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United States v. Vera

United States Court of Appeals, Ninth Circuit

October 22, 2014

SALVADOR REYES VERA, AKA Magic, AKA Albert Vera Reyes, AKA Sas, AKA Salvador Vera, Defendant-Appellant. UNITED STATES OF AMERICA, Plaintiff-Appellee,
ARMANDO REYES VERA, AKA Mando, AKA Armando Vera, Defendant-Appellant

Argued and Submitted, Pasadena, California May 12, 2014.

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Appeal from the United States District Court for the Central District of California. D.C. No. 8:08-cr-00280-JVS-1, D.C. No. 8:08-cr-00280-JVS-2. James V. Selna, District Judge, Presiding.


Criminal Law

The panel affirmed in part and vacated in part the district court's judgments, and remanded for further proceedings in a case in which Salvador Reyes Vera and Armando Reyes Vera were convicted of a drug conspiracy and use of a minor to commit a drug trafficking offense.

Two case agents testified at the defendants' joint trial, one as a gang expert and the other as an expert in drug jargon who translated wiretapped phone calls into drug quantities and amounts. The panel affirmed the admission of the gang testimony. But because the testimony interpreting the recorded calls intermingled lay and expert opinion, the panel held that the district court's failure to explain the distinction to the jury constituted plain error. The panel held that this intermingling resulted in the admission of improper expert and lay opinions, which also constituted plain error. Because these errors affected the drug quantities found by the jury in a special verdict, and therefore the mandatory minimum sentences the defendants faced, the panel held that they affected the defendants' substantial rights and seriously affected the fairness of the judicial proceedings. The panel therefore vacated the drug quantity findings and the defendants' sentences. The panel affirmed the remainder of the jury verdict.

The panel also addressed the appropriate remedy when trial errors affect the jury's drug quantity findings but not the underlying conspiracy convictions. Because drug quantity is not an element of the conspiracy offense, the panel did not vacate the defendants' conspiracy convictions. The panel further held that, under these circumstances, the Double Jeopardy Clause does not preclude retrial of the drug quantity issue. The panel therefore vacated the special verdict only, and remanded for proceedings. The panel wrote that on remand the government may elect to retry the drug quantity issue or may seek a resentencing based solely on the defendants' convictions.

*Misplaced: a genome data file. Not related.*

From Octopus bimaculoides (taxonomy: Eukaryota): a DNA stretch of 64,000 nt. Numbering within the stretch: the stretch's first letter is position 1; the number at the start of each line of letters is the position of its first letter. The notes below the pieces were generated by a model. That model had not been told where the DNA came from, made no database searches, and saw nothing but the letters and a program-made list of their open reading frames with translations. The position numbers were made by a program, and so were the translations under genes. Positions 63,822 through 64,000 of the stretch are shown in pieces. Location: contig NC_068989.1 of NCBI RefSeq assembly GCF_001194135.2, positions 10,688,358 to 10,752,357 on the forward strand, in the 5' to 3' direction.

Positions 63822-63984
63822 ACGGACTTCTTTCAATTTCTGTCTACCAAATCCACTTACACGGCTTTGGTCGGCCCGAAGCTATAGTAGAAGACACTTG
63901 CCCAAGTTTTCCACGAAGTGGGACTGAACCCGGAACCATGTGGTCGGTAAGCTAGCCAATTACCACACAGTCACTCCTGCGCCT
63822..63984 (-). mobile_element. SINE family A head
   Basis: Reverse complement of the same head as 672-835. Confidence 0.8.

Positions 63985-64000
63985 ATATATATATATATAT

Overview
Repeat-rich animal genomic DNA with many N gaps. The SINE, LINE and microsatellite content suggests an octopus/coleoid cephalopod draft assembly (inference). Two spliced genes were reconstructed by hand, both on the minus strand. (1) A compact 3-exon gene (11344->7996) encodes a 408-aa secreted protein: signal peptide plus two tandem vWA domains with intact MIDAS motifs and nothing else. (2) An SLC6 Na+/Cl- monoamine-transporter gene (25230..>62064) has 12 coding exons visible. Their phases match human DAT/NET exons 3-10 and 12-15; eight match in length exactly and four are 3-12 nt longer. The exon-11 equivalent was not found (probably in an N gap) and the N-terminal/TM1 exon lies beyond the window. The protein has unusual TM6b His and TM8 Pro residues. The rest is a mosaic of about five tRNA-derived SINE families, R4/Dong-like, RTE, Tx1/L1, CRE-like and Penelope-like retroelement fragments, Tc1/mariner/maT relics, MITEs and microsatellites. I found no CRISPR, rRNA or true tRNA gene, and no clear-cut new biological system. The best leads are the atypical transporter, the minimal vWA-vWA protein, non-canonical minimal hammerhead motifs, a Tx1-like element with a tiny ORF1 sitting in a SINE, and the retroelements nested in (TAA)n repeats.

Gretchen Fusilier, Carlsbad, California, for Defendant-Appellant Salvador Reyes Vera.

Thomas Paul Sleisenger, Los Angeles, California, for Defendant-Appellant Armando Reyes Vera.

André Birotte Jr., United States Attorney, Robert E. Dugdale, Chief, Criminal Division, Dennise D. Willett, Chief, Santa Ana Branch Office, Michael Anthony Brown (argued), Assistant United States Attorney, United States Attorney's Office, Santa Ana, California, for Plaintiff-Appellee United States of America.

Before: John T. Noonan, Jr., Kim McLane Wardlaw and Raymond C. Fisher, Circuit Judges. Opinion by Judge Fisher.


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FISHER, Circuit Judge:

This appeal requires us to revisit issues that arise when law enforcement officers

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offer both expert and lay opinion testimony interpreting the meaning of intercepted telephone calls. We again emphasize that such expert opinions must rest on reliable methodology; that such lay opinions may not be supported by speculation or hearsay, or interpret unambiguous, clear statements; and that the jury must be instructed on how to appropriately evaluate each form of testimony offered by the officer.